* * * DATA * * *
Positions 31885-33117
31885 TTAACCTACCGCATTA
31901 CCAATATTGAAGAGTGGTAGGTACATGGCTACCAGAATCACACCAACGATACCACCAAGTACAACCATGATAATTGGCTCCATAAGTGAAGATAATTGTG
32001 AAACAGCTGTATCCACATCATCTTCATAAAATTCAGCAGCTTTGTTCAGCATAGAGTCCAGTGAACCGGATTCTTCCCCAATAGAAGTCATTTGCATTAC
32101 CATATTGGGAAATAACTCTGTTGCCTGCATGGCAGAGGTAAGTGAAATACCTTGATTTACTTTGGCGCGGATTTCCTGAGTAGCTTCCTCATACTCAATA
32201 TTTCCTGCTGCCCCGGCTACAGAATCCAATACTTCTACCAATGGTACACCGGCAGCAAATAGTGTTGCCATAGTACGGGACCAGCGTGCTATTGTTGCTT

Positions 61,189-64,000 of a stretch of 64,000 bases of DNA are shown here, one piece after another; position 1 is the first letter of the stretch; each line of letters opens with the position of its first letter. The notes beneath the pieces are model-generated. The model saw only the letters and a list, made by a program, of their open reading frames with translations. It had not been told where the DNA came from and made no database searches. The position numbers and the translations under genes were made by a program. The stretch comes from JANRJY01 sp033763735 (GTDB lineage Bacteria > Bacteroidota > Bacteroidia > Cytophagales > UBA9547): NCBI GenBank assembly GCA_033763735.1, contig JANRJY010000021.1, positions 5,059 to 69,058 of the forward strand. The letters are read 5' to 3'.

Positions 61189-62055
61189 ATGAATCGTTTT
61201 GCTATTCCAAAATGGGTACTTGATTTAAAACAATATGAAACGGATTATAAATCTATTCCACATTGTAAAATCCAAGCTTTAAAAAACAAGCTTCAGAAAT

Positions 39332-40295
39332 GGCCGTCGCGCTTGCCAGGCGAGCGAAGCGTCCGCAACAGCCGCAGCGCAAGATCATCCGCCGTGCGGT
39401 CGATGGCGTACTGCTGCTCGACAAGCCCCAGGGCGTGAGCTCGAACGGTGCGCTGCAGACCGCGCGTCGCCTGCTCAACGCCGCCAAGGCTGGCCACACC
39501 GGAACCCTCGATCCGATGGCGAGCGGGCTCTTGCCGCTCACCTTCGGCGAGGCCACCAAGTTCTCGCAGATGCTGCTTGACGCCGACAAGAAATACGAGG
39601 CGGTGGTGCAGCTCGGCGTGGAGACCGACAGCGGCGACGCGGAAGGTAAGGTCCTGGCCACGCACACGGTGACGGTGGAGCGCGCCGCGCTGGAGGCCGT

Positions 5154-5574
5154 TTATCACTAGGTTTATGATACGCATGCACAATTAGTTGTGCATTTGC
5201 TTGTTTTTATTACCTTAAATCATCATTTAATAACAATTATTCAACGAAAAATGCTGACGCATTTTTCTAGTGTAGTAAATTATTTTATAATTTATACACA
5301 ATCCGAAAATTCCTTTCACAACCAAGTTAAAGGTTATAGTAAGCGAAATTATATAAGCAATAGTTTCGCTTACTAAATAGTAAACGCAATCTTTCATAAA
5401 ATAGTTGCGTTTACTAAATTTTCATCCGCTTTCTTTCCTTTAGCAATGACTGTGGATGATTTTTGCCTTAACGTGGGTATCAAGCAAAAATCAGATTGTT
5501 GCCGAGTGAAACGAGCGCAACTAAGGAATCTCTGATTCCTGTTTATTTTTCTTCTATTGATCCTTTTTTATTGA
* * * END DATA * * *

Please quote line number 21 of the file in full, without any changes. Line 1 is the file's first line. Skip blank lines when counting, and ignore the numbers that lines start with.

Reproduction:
5501 GCCGAGTGAAACGAGCGCAACTAAGGAATCTCTGATTCCTGTTTATTTTTCTTCTATTGATCCTTTTTTATTGA